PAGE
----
The term ‘anxiety attack’ is not a clinical one, but rather it is one that many people who suffer from anxiety will use to describe what is happening to them when their anxiety starts to cause them problems. Some of what happens will also form the basis of a panic attack, but it is more than this, and some elements are entirely different, although they can overlap.
To work out what an anxiety attack is, it needs to be looked at in its various contexts.
Anxiety Attacks and Perceived Threats
Anxiety is very often a reaction to a perceived threat, whether that threat is a real one or an imagined one. The anxiety attack that relates to perceived threats is about what might happen, not necessarily about what is happening.
This kind of anxiety attack is your mind thinking into the future and taking the worst-case scenario of what you are experiencing. When this happens, if you suffer from an anxiety disorder, the fear and anxiety will become so intense that you will suffer an attack.
However, it is useful to bear in mind that if you don’t have an anxiety disorder, then you can still feel anxious about perceived threats; in fact, this is useful as it will keep you alert to danger. The difference is that those who suffer from anxiety will not stop feeling this worry, whereas someone who doesn’t have anxiety will return to normal once the danger has passed.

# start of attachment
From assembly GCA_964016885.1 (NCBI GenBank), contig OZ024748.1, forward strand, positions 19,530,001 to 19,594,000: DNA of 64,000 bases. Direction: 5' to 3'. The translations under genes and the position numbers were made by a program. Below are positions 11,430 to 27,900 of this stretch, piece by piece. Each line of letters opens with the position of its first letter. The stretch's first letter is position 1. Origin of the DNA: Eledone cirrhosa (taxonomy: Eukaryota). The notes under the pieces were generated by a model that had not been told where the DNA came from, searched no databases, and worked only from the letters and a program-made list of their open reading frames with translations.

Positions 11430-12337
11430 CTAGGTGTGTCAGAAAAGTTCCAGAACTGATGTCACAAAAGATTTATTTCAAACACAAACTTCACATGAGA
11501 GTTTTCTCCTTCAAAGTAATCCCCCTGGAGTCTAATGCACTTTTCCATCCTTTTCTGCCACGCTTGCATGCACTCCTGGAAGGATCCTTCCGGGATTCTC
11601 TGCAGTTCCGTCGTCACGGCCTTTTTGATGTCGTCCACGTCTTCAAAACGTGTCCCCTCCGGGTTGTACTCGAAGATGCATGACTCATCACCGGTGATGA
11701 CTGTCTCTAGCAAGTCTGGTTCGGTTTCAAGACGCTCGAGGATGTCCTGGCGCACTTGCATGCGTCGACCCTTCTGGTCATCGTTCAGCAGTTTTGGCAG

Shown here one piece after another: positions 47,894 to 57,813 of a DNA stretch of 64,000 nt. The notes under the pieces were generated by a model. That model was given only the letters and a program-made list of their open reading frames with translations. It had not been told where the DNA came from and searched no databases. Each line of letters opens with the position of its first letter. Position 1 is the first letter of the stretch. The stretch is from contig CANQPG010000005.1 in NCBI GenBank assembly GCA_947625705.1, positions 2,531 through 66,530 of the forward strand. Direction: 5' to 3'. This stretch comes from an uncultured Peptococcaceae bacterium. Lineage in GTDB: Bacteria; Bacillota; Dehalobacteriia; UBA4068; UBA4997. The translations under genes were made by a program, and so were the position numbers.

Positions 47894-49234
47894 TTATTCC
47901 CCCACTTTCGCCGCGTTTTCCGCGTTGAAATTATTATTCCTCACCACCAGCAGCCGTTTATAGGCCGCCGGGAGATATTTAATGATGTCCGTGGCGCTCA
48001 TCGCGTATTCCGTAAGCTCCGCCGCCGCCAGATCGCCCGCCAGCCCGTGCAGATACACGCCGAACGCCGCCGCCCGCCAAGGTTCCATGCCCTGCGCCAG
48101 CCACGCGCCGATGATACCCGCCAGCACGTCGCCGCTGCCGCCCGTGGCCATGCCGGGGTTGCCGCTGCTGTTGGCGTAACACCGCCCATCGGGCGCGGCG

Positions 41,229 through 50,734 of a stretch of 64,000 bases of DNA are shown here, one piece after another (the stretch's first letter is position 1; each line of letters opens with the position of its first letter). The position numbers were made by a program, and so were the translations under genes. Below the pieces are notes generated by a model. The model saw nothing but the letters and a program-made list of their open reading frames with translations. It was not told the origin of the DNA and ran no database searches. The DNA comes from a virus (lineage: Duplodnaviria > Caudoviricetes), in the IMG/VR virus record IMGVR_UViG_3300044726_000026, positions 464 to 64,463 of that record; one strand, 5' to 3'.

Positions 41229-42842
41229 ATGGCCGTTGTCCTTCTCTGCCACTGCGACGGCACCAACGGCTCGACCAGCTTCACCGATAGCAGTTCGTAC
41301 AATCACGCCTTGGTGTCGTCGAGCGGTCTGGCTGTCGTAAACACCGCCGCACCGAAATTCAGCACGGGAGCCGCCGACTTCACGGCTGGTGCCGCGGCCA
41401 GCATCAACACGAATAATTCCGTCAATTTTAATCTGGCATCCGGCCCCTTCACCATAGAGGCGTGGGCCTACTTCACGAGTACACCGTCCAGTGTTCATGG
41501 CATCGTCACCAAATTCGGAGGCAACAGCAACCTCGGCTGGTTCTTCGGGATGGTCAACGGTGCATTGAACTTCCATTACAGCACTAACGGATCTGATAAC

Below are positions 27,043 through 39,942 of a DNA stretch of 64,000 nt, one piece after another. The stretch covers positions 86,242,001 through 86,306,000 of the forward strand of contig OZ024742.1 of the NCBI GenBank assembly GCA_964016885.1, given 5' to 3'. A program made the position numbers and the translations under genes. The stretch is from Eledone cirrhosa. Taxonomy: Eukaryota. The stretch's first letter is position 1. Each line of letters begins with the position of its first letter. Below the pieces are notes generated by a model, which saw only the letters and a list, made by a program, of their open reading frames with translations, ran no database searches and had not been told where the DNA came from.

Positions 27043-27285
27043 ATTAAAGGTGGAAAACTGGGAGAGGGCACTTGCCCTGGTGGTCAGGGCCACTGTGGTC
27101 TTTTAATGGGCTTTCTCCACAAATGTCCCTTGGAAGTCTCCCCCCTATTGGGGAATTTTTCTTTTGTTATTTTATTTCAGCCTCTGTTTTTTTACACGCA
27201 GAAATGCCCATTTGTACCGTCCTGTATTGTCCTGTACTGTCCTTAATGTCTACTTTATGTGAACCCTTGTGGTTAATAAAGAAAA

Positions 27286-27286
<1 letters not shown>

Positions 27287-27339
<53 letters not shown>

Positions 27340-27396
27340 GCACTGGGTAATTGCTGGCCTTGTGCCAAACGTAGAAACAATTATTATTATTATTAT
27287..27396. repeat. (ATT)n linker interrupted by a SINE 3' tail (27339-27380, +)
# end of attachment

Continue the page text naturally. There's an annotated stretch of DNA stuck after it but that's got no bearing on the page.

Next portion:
People with Anxiety vs Anxiety Attacks
Sometimes people say they are having an anxiety attack when they are suffering from anxiety in a more generalized way. They may be going through experiences that cause them anxiety and label this as an anxiety attack. This is most often because they have mild anxiety, and this sudden worsening of symptoms can feel like an attack.
Anxiety or Panic Attacks
Sometimes anxiety attacks are mistaken for panic attacks and vice versa. Panic attacks bring with them all kinds of frightening physical sensations, which can lead the patient to feel that they are dying in some cases, or at least extremely unwell. If you do suffer from panic attacks as part of your anxiety attacks, then it is wise to seek medical attention to rule out other mental health conditions that might have the same or similar symptoms.
Signs of an Anxiety Attack
Some of the common anxiety attack symptoms are:
- Rapid heart rate
- Heart palpitations
- Excessive sweating
- Shortness of breath
- Tightness in the chest or even chest pain
- A choking feeling
- Feeling detached from the situation and yourself
- Fear of dying
- Pins and needles (also known as paresthesia)
- Hot flushes or chills
If it is possible to have a panic attack with it being linked to an anxiety attack, and it is also possible to have an anxiety attack even if you don’t have an anxiety disorder. Whatever the case may be, if you do experience any of the above symptoms and are concerned about your health, then you should seek expert medical advice. It’s better to get help as early as possible.